We're all still trying to figure out how the New York Jets will execute the first successful two-quarterback rotation in NFL history with Mark Sanchez and Tim Tebow, but one thing's for sure -- when you acquire Tebow, as the Jets recently did, you've got yourself one impressive red zone weapon.
Little-known factoid: At Florida, Tebow racked up as many collegiate rushing touchdowns as Marshall Faulk did at San Diego State, and that number (57) is good for eighth in college football history. In his first NFL season, Tebow scored six rushing touchdowns for the Denver Broncos in just 43 attempts. 2011 saw his first real time as a serious NFL starting quarterback, but Tebow still excelled in the red zone, scoring six more rushing TDs on 122 attempts.
Jason Lisk of The Big Lead hypothesizes that with Tebow, the Jets should almost always go for a two-point conversion instead of an extra point, and it's a very solid case.
Last year, New York scored 30 touchdowns in the first three quarters of games. Well, if Tebow only converts at the same rate from the 3 yard line or in as he has for his career (9 for 16), then it's almost 4 points over a season. Coaches obsess over little things, so a strategy that could result in four more points is not inconsequential. It's not going to win a Super Bowl alone, but it optimizes points. [...]
[...] I don't know what Tebow would average, but my guess is that while he wouldn't be perfect as teams adapted, the chances of him exceeding 60% are better than being significantly below 50% and making the strategy sub-optimal. To this point, he has not been utilized all out. [Denver Broncos head coach John] Fox got praised a fair amount last year, but was honestly very conservative in using Tebow in the one area his skills dictated it, short yardage. Denver was a punting machine on 4th and 1 or 2. They only went for two points when they absolutely had to.
When the Broncos beat the Miami Dolphins last year in an overtime game, I went through the Dolphins' defensive braincramps caused by Tebow's dual ability as a passer and rusher inside the opposing 10-yard line.
On the touchdown, it seems that the Dolphins ran a coverage that had the defensive backs running with the receivers by assignment instead of handing off into zones. Because of that, the crossing route run by Eddie Royal (19) took cornerback Jimmy Wilson (27) out of any possibility to take flat responsibility. In layman's terms, Wilson vacating the defensive left side (whether on purpose or by accident) allowed Fells to be as wide open as he's ever been in his entire life. Add in the blitz by linebacker Karlos Dansby (58), and there was nobody on the defensive left side. If you're going to blitz, how about a zone blitz that puts Dansby on assignment with the tight end?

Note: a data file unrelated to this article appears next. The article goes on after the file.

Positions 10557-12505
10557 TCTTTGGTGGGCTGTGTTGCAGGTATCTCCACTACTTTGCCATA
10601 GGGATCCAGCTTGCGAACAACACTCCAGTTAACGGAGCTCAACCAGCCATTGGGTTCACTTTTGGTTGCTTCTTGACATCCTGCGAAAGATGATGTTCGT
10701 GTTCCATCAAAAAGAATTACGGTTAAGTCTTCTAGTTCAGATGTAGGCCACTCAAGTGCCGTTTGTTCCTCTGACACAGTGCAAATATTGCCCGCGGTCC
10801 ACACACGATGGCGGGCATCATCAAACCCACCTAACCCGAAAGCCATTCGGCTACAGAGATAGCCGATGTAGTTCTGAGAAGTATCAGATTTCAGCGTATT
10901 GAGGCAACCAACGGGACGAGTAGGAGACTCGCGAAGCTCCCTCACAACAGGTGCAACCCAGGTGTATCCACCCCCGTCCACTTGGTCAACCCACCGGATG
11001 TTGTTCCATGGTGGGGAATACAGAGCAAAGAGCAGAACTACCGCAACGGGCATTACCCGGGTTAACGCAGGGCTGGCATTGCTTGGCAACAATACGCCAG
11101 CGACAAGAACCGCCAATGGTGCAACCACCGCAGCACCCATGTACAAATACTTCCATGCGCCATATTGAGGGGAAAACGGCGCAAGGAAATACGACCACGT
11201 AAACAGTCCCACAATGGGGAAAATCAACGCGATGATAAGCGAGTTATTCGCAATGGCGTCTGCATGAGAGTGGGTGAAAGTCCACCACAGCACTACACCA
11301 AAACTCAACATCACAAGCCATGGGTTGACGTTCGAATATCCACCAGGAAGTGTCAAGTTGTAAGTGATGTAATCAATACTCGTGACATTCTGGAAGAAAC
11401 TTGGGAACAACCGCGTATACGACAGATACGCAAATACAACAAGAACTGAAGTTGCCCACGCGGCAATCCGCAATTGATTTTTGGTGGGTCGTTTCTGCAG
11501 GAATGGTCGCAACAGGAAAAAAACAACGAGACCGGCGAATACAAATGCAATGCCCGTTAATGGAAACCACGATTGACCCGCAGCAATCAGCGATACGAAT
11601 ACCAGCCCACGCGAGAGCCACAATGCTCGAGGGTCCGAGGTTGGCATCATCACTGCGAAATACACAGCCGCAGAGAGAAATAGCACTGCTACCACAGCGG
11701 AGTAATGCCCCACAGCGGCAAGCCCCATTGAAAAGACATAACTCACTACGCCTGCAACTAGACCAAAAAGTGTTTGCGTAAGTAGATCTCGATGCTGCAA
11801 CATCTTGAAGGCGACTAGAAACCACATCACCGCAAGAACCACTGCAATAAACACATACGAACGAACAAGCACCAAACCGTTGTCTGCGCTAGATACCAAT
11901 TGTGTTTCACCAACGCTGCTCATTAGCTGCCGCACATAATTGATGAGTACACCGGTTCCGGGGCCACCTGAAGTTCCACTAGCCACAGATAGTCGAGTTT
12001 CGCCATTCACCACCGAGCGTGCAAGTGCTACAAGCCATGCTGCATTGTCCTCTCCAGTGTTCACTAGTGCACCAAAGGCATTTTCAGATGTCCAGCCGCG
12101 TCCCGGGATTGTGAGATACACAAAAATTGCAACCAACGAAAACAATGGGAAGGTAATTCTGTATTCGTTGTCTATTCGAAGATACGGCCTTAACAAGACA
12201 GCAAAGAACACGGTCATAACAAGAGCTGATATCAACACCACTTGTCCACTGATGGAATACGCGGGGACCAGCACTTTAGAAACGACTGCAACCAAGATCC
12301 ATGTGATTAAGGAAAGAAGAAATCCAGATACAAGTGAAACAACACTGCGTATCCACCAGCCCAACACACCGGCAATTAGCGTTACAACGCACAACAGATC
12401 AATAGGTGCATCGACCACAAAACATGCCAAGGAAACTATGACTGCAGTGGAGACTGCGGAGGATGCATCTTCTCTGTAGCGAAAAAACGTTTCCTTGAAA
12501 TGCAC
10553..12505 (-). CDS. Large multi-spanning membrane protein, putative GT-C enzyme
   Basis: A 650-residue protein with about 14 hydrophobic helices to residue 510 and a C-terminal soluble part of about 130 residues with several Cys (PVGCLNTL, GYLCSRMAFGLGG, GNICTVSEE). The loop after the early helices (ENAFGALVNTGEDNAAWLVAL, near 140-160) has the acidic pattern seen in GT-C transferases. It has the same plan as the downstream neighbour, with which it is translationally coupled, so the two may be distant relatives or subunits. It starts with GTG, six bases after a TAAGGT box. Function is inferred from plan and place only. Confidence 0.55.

On the two-point conversion, it looks like the Broncos sandbagged the Dolphins after the Dolphins called a timeout — there was a lot of talk on the Denver sidelines about what to do on the play for what was eventually a quarterback keeper. In my opinion, Miami let Denver dictate the action by falling prey to the idea that Tebow would throw in that position, despite the fact that he'd been throwing horribly most of the day. Miami's defense went wide, and when cornerback Will Allen (25) blitzed and overpursued, that left no run fit and a huge gap for Tebow to walk right into the end zone.
The real problem Tebow represents as a red zone weapon is that when all eyes are on him, it also opens up other options for his teammates, and the Dolphins game was a great example of that. With their power blocking and run-first set of schemes, the Jets could very well take Tebow back to his days as an unstoppable conversion machine -- and if they want to get the maximum value out of the deal, that's a must-do strategy.
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